Devotees of Legg Mason Inc.'s annual Thanksgiving List of stock picks clearly have one thing to be thankful for this year: that last year's list ended up in the black.
After a tough year on Wall Street, the Baltimore investment firm's 1993 offering of a dozen stocks managed a respectable 4.4 percent gain, compared with a 3.0 percent increase from the Standard & Poor's 500 stock index, Legg Mason announced yesterday.
Both returns assume dividends were reinvested in the stocks, and neither includes commissions. The Thanksgiving List performance is calculated for an investor who puts an equal amount of money in each stock.
Legg Mason's consistent performance has made the company's annual tip list more than merely a local favorite. Since 1979, when the tradition began, the Thanksgiving List has produced an average annual return of 27.2 percent, compared with the S&P; 500's 16.0 percent average return.
The Legg Mason list, typically heavy on lesser-known and otherwise undervalued stocks, has outperformed the S&P; in 13 of the past 16 years. Last year, though, it underperformed the Dow Jones industrial average, which had almost a 6.7 percent return during the same period, including dividends.
Since 1991, the year after Legg Mason's list suffered a 24.6 percent drop, the company has "managed" its annual list, replacing some stocks throughout the year as problems crop up, or when price targets are met.
If all stocks on last year's original list had been held for the full year, they would have lost an average 5.5 percent.
Each year the list is culled from recommendations made by Legg Mason's research department. "Consistent with the firm's value-oriented investment management style, this year's stocks either sell at a low mutiple of earnings or book value, provide an above-average dividend yield or possess other characteristics that suggest they are undervalued or overlooked by investors," the company said.
This year's offering includes two holdovers from 1993: Independent Bank Corp. , a small Massachusetts bank holding company that gained 17.3 percent since last November; and Waban Inc., a Natick, Mass., retailer which owns the Homebase and BJ's warehouse clubs. Waban's stock was up 33.3 percent since a year ago.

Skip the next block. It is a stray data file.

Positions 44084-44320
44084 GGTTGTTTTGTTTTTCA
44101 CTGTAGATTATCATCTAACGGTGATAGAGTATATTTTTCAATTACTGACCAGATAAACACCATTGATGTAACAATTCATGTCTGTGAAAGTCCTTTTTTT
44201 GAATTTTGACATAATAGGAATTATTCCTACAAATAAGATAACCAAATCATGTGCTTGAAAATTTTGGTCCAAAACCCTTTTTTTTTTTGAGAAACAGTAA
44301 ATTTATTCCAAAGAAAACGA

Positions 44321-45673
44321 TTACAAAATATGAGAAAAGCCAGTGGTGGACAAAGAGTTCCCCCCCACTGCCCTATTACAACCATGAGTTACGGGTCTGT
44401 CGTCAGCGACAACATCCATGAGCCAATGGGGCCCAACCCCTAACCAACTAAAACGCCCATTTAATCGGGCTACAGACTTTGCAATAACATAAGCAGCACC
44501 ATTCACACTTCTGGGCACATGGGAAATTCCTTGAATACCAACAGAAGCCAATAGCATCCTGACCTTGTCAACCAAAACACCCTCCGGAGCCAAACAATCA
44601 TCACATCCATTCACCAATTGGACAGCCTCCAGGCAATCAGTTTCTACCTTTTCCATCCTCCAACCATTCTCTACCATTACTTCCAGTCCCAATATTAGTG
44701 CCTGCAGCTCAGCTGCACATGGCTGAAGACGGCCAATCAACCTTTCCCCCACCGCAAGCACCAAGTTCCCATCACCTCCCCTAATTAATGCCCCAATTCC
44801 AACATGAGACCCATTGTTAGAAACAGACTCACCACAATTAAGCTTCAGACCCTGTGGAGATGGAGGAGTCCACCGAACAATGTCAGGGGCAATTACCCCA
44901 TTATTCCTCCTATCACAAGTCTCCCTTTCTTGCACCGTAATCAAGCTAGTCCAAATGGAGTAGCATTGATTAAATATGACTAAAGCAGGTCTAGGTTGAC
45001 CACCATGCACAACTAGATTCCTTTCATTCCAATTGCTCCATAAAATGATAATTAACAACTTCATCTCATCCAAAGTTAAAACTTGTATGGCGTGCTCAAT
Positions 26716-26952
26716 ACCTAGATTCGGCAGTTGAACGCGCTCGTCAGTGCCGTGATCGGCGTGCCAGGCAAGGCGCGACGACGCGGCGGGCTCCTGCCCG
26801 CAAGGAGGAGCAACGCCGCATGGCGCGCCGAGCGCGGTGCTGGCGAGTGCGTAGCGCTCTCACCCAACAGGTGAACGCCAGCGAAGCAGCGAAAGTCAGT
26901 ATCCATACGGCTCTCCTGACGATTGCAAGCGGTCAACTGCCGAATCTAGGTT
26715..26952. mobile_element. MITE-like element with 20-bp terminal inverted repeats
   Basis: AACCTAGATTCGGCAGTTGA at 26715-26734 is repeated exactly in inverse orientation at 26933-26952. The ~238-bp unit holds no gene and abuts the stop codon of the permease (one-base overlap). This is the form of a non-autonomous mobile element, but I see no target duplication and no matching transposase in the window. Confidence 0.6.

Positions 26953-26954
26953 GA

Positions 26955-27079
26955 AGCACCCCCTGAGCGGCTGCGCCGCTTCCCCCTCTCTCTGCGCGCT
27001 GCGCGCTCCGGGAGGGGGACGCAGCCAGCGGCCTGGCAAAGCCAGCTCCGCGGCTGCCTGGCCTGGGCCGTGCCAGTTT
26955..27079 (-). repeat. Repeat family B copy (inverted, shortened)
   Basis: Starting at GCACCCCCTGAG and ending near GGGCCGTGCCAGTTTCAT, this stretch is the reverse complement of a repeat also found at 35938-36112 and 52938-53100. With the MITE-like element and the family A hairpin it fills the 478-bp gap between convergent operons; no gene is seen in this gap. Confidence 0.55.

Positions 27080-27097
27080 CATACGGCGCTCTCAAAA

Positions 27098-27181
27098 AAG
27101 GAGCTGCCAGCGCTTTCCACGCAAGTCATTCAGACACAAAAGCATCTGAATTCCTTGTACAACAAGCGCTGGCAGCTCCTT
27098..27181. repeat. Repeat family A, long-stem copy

The rest of this year's stocks fall into several broad categories, including:
* Retailers -- Food Lion Inc., the Salisbury, N.C., supermarket chain; Rhodes Inc., a home furnishings retailer based in Atlanta; Hi-Lo Automotive, an auto parts retailer in Houston; and fast-food franchiser Wendy's International, of Dublin, Ohio.
* Financial companies -- Advanta Corp., the Horsham, Pa., credit card and mortgage company; and Kranzco Realty Trust, a real estate investment trust in Conshohocken, Pa., that operates several dozen shopping centers, including some in Maryland.
* Diversified manufacturers -- Borg-Warner Security Corp. a Chicago company that makes security systems, and offers a variety of security services; and Figgie International of Willoughby, Ohio, which makes various military, consumer and apparel products.
Some miscellaneous stocks include Carnival Corp., the Miami-based cruise ship company, and Times Mirror Corp., the Los Angeles publishing and broadcasting company that is the parent of The Sun.
LEGG MASON PICKS
Legg Mason's Thanksgiving List for 1995 includes a dozen stocks picked by the company's research department as outstanding investment opportunities for the year ahead.
* Advanta Corp.
* Borg-Warner Security Corp.
* Carnival Corp.
* Figgie International
* Food Lion Inc.
* Hi-Lo Automotive
* Independent Bank Corp.
* Kranzco Realty Trust
* Rhodes Inc.
* Times Mirror Co.
* Waban Inc.
* Wendy's International